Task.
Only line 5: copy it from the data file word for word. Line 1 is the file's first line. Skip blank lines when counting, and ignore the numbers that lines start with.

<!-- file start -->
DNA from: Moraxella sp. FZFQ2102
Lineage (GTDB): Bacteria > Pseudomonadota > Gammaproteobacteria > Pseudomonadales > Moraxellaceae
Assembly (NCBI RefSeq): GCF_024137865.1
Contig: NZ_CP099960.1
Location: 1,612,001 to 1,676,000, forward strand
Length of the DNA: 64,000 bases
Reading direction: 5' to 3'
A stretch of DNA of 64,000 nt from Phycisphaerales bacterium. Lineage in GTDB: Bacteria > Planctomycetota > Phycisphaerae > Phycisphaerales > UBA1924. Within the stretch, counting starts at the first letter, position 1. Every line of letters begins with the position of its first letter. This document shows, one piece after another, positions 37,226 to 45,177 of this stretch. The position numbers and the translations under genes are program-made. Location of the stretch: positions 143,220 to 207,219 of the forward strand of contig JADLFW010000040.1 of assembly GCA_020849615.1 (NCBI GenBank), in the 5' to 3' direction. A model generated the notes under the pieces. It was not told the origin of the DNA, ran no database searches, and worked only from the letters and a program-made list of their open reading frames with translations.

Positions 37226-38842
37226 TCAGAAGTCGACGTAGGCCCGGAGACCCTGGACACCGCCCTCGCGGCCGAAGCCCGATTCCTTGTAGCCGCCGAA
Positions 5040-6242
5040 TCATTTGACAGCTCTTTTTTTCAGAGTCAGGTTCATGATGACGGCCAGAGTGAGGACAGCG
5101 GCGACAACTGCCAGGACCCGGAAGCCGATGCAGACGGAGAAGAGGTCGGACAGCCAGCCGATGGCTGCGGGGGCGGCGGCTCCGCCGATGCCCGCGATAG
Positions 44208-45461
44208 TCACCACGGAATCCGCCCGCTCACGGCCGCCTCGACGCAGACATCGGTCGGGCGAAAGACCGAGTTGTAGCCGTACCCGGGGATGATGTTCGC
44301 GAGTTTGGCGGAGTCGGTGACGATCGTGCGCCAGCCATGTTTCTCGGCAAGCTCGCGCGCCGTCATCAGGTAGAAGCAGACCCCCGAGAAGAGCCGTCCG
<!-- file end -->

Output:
Location: 1,612,001 to 1,676,000, forward strand